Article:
It’s generally good to plan a Skype event at least a month in advance. Start organizing by sending organizational questions to the teacher/librarian, and giving them time to return the answers. If you’re planning a whole day of Skype visits, organize a schedule (with time zones in mind,) and then send out Skypes times and reminders about tech & connection to all the schools. Add the school Skype name as a contact in your Skype account. I often send a few book-related printables and activities to the school via email a week before the visit. The day before the event, it is good to do a quick check of the connection between you & the school. On the day of the event, you want to make sure your computer, Skype account, props, etc. are all ready, but you can still wear your bunny slippers ;).
|Laura's Skype with my school|
5. How do you make your presentations interactive?
Student involvement is super important, so that you are not just a “talking head” during a Skype Visit. I try to involve the students in helping me read the book through a call and response of certain parts. I ask questions, and either request a whole group answer or ask the teacher to call on students to answer. I love to use props. The question and answer session at the end is one of my favorite parts because I get to hear the students’ creative ideas too!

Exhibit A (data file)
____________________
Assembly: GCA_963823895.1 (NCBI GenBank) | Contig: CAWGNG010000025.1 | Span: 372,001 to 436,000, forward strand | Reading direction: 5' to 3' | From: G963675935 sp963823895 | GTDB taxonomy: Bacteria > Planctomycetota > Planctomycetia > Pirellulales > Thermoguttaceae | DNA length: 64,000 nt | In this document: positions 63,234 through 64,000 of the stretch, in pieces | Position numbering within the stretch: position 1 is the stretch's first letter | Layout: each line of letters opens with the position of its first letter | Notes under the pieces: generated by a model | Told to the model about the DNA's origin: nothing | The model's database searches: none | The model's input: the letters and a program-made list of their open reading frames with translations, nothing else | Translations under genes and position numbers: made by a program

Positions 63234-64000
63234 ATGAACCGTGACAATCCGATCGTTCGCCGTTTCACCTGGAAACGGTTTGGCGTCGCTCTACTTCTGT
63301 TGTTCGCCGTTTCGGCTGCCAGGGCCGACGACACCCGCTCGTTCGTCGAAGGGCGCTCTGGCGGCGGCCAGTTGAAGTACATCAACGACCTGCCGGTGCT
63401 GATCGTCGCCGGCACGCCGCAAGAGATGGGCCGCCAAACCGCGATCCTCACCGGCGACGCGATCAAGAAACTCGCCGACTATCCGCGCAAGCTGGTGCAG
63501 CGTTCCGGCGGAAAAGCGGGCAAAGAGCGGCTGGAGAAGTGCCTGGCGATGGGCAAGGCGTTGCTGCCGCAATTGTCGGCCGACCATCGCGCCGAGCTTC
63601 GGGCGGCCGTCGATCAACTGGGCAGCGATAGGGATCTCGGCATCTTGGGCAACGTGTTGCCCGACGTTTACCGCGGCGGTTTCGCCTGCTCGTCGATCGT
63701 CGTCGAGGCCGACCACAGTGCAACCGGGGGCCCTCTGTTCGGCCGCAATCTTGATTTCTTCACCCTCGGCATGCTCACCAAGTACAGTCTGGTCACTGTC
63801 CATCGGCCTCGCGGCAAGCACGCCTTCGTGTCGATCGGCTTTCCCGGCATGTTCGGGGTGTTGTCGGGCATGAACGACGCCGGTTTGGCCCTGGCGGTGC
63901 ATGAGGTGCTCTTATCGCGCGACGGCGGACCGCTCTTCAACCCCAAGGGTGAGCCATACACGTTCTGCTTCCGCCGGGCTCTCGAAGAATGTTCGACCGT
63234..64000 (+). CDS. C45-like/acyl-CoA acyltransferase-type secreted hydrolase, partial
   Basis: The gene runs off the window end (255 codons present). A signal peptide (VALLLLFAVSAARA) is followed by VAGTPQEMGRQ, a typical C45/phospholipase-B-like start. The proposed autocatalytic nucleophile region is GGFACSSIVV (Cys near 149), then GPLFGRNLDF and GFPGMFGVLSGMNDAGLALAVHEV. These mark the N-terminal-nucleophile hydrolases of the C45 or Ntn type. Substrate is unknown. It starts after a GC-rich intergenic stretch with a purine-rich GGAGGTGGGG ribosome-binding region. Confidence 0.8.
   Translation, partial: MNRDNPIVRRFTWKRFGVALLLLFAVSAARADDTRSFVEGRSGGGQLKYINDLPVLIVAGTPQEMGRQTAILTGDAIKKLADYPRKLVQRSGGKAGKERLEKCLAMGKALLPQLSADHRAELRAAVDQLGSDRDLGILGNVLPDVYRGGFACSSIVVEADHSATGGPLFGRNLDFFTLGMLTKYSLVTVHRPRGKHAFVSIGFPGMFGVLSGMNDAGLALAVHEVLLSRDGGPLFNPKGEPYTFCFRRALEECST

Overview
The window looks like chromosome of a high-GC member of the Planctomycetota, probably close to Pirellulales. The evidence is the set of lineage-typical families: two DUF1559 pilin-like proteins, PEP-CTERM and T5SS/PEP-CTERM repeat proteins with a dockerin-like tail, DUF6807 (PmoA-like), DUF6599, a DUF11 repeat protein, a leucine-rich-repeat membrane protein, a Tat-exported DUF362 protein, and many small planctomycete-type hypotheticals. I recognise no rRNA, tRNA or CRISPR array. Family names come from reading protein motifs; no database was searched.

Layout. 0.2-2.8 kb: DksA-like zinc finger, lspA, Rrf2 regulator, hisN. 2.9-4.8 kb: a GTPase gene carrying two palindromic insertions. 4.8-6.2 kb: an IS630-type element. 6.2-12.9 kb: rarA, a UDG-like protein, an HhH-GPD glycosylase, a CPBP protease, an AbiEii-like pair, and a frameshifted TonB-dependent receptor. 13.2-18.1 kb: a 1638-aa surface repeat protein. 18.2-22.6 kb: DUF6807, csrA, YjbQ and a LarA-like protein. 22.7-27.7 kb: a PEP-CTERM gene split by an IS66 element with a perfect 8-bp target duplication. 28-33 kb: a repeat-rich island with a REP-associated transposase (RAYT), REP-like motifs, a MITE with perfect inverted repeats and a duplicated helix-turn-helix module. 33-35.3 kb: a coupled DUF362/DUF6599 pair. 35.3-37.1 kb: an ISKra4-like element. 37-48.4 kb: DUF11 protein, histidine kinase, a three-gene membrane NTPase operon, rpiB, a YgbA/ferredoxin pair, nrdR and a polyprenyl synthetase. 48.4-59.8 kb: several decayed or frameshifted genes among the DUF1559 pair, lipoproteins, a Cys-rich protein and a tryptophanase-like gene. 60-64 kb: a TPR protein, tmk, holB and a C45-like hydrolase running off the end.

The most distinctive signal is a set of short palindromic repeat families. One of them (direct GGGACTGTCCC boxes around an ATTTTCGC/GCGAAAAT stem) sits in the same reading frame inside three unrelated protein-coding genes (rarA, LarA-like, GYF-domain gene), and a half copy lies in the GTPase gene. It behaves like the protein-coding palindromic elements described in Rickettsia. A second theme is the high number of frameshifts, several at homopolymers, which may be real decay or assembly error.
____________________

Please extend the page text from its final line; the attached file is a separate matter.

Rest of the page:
6. How many years have you been writing?
I’ve been writing for about 11 years now :)
7. You said you're working on a MG novel. Do you think writing a novel is harder than a picture book? As a pb writer who has to use a sparse amount of words, do you find it difficult to write a novel with lots of description and details that a picture book doesn't need?